I’m writing this from a bamboo bungalow in a small town in rural Northern Thailand. I just commented on my friend Kim’s latest post and it inspired me to write about my day, because she is where I was almost four months ago, packing up the entire contents of her life (and discarding most of her possessions) to travel.
I just had a moment where I realized how far I have come, not just geographically, but mentally, emotionally and dare I say spiritually, since that stressful time.
I’m not going to lie, it’s taken me a while to get used to this lifestyle, to process the enormous changes involved with selling our home and leaving my job.
Not that I have missed those things, but rather that the reality of this actually being my life, not a holiday or an extended vacation, took time to sink in.
I’ve been feeling it for a week or so now, maybe since Mum’s visit. Maybe since the amazing day I had with my new friends last week.
A sense of wonder, of gratitude, of (and I’m scared to say this because I don’t want to jinx it) contentment.
I’ve never felt like this before.
And it’s moments like these that I think are partly responsible for this wondrous feeling…
Last week, I visited my new friends house again (I did go for dinner and it was amazing, not just the food but the conversation, everything!). This time, I took along another friend I made when I first arrived in Chiang Mai, as I wanted both women to meet.
It was great, they chatted in Thai for ages, I had no idea what they were saying, but I was glad that they seemed to get on. Uncannily, they both have two children about the same age, 10 year old sons and baby daughters.
As we said our goodbyes, I was surprised that Min began wheeling out her motorcycle. With no explanation (in English, anyway) she motioned for me to get on the back.
“Oh cool, we’re all going for something to eat,” I thought, food on the brain as always.
With my other friend following behind on her motorbike, we zoomed through the narrow back streets of the neighborhood, before parking up at a small shop front.
“Fortune teller,” Min explained.
We made our way to the back of the shop, the front part occupied by hair dressing equipment. I guessed fortune tellers were multi skilled around these parts.
My friend went first. She had some personal questions she wanted answers for, and Min thought this would help steer her in the right direction.
The fortune teller and her sat on a wide wooden daybed, with a low table between them. Cards were shuffled. Hands were dealt. Futures revealed, and questions answered. All in Thai of course, I would have to wait for the translation afterwards.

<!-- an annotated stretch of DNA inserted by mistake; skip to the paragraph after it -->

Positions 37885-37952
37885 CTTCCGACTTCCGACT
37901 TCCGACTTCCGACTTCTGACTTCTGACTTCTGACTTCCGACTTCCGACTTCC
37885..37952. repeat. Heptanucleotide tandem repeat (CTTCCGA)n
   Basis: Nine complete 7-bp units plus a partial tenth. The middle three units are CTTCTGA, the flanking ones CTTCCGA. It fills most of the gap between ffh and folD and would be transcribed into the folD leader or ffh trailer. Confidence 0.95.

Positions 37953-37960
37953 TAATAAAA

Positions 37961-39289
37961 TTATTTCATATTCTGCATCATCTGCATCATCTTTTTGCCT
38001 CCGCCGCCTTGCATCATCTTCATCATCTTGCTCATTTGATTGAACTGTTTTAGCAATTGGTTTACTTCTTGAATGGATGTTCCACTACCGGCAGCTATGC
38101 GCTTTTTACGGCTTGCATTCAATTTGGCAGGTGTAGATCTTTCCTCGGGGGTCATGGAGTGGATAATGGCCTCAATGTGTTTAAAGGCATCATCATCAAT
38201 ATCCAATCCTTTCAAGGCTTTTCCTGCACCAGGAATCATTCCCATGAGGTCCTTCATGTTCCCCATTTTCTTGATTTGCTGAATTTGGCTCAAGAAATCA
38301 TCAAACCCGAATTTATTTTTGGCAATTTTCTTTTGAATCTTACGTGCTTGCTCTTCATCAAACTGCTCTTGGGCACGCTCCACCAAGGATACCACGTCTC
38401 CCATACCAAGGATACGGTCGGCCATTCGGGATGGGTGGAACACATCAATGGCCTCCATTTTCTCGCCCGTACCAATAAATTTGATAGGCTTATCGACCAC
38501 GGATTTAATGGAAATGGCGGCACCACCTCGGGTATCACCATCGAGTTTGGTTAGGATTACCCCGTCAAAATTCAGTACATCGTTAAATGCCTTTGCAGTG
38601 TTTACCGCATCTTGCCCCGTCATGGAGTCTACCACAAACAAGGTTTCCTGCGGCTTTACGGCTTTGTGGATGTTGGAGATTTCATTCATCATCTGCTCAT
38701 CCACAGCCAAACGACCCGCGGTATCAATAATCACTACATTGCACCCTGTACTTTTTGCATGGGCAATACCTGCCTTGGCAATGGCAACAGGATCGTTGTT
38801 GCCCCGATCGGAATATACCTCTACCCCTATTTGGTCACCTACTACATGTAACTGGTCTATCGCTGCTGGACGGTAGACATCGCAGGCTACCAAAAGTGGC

Then I was up.
I changed places with my friend, Min settling in next to me. She translated the instructions and I did as I was told, shuffling (badly), placing the cards down on the table, cutting the pack with my left hand.
Cards were arranged in intricate patterns, then more shuffling, more cutting.
The lady spoke quickly and animatedly, Min trying to keep up with the translation.
At one point the girls eyes both lit up as the fortune teller began excitedly babbling and pointing to several cards with the number 10. This meant, apparently, that I was rich.
The reading continued. Some things she said were surprisingly accurate, and I definitely felt a sense of deep connection.
She told me that everywhere I travelled, I would meet people with ‘good hearts’, and not to worry about anything, that I would be taken care of. I knew, looking at the two amazing women next to me, who both opened their hearts, homes (and kitchens!) to me, that she was spot on.
Yesterday, we rode a motorbike through the narrow back roads surrounding the colourful small town of Pai, 160 kilometers northwest of Chiang Mai.
We came across a hot spring resort, and paid $3 to bathe in the hot and cool natural spring pools. It’s off-season here, so we had the entire place to ourselves.
Later that day, as the sun was low on the mountainous horizon, we crossed the river by a rickety bamboo bridge, meandering through the dirt tracks that ran alongside rice fields.
Two children followed behind, stopping when we stopped, waving when we waved.
They weren’t game enough to come close, and when I inched slowly towards them, they scampered up a grassy embankment. To reassure them, I made the common Thai ‘wai’ gesture, to which they promptly responded with tiny heads bowed over tiny pressed-together palms.
My heart swelled so much I thought it might burst.
Perhaps it’s moments like these that have led to this sneaking feeling of contentment growing inside me. Perhaps it’s just time. Maybe I’m learning the lessons I need to learn.
This too, shall pass…
I don’t for a second believe that just because I’m travelling, I’m going to be happy all the time. Life ebbs and flows, and I have no idea what’s coming next.
But right now, I don’t really care. The fear, the uncertainty and the stress of changing my life so drastically, has already been worth it.
I wrote this post on my iPhone, whilst lying in bed. Whilst part of me wants to make it perfect with pretty photos and well-edited writing, the other part of me just wants to capture this moment, as it is.